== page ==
Spurred on by assurances that it’s easy to create a website, I decided to set up my own. I could see it. Elegant and dignified, no fancy bells and whistles, informative but not stuffy. It would champion the benefits of communication that is grammatically correct, is written in plain English, and is free of spelling errors.
Birth of the idiot
I chose a ready-made WordPress theme, and set off on my walk in the park. Hmm? The walk turned into a schlep through a dense forest that covered an unfamiliar and foreign terrain. It was long, disorientating, and trial and error dominated the day (weeks, to be exact).
(I hasten here to emphasise that I am not badmouthing the WordPress guys. They offer an amazing product, have stacks of marvellous plugins, and are available for advice and support when needed. What is appropriate in my case is the adage, ‘Intel inside, idiot outside’.)
Unleashing the idiot
I set about creating menus and pages for the content I had been painstakingly working on for months. My troubles began when I realised I couldn’t change fonts and insert widgets in areas of my choice. The theme I had chosen restricted me. I could have upgraded to the premium package (at a price), but freelancers have to spend cautiously on luxuries, and I wasn’t too sure if I really wanted the theme I had chosen.
To tweak the look and feel of pages means putting on a web developer’s hat and entering the dreaded CSS (cascading style sheet). Very dangerous territory for me, a complete novice cursed with an irritatingly positive attitude that I can do anything if I persevere long enough.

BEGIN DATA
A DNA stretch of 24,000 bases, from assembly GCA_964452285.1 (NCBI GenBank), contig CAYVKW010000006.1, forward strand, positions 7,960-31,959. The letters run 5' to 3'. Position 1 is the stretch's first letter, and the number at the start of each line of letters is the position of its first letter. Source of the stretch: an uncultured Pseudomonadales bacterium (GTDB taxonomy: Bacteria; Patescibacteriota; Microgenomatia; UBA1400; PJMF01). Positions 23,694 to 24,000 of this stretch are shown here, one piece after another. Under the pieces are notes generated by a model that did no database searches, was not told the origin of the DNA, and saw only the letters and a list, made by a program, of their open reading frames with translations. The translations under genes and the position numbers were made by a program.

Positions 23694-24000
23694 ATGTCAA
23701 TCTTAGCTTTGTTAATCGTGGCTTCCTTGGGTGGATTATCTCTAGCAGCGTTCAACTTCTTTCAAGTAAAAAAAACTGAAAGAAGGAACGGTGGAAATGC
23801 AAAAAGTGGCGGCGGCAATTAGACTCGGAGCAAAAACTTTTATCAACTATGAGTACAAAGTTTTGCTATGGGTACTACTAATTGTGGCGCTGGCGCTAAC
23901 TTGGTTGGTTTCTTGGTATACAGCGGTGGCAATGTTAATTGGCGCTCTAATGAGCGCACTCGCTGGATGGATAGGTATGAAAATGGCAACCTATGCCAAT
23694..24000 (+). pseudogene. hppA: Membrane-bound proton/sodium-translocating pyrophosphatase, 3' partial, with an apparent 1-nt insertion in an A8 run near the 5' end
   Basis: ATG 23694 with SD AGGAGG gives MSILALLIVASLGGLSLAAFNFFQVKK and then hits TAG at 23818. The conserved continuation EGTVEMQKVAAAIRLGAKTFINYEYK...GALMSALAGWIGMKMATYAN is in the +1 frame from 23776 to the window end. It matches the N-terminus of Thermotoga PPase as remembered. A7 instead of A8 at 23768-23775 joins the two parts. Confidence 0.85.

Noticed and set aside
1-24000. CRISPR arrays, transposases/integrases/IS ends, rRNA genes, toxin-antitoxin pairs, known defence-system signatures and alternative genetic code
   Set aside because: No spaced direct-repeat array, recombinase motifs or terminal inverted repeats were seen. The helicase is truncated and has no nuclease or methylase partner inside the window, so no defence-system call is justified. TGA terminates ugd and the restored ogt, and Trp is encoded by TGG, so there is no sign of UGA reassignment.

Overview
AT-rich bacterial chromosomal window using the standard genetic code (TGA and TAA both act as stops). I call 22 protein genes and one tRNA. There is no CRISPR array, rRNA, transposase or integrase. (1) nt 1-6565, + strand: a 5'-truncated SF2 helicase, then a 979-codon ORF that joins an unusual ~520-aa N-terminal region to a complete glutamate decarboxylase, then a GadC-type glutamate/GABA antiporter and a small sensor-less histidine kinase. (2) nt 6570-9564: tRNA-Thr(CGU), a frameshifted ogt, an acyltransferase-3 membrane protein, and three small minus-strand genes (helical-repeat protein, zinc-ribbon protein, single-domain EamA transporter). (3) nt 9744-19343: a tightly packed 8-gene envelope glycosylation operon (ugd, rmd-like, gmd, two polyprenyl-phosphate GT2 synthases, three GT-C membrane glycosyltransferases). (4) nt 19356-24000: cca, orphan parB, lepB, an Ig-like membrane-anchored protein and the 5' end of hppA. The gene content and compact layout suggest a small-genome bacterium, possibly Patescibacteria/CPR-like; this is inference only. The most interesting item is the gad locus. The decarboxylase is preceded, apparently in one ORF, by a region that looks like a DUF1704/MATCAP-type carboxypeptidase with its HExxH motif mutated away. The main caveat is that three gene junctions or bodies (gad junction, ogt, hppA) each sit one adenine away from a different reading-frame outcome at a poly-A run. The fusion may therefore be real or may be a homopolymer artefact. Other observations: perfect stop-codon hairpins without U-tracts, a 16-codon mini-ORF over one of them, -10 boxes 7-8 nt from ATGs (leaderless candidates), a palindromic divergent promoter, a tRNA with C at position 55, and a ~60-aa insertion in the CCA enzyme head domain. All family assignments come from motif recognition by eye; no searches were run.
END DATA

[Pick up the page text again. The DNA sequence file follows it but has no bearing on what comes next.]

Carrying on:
Nonetheless, I dived in. Adrift in this hieroglyphic landscape, I found it difficult to restore the original settings once I had interfered with them. I even resorted to a different theme at one stage, but was horrified at the distorted site that created. I ceased fiddling, and decided to leave well enough alone until I had a bit more knowledge.
Finally, my site was up-and-running. It wasn’t perfect, but at least I had a place to which I could direct potential clients. I sat back and beamed broadly.
It was with great excitement when, a few days after ‘going live’, I discovered I had had some visitors. And they had posted comments. Most of them were vague and some were incomprehensible, but to me they were a gratifying response. I patted myself on the back.
My delight was short lived. “They’re generated by spambots, Mom. Somewhere on your site there’s an opening that’s allowing them access.”
Spambots? Off to Wikipedia – ‘A spambot is an automated computer program designed to assist in the sending of spam’. I was the victim of comment spam.
Back to my site and the ruthless removal of all the comment blocks, including the registration and log in pages. A trickle of comments still came through. Somewhere I had overlooked a gap.
Into the site’s editorial section where I unticked every block remotely connected to comments and replies. I also discovered a section where I could block messages from unwanted visitors by typing in a word from their addresses.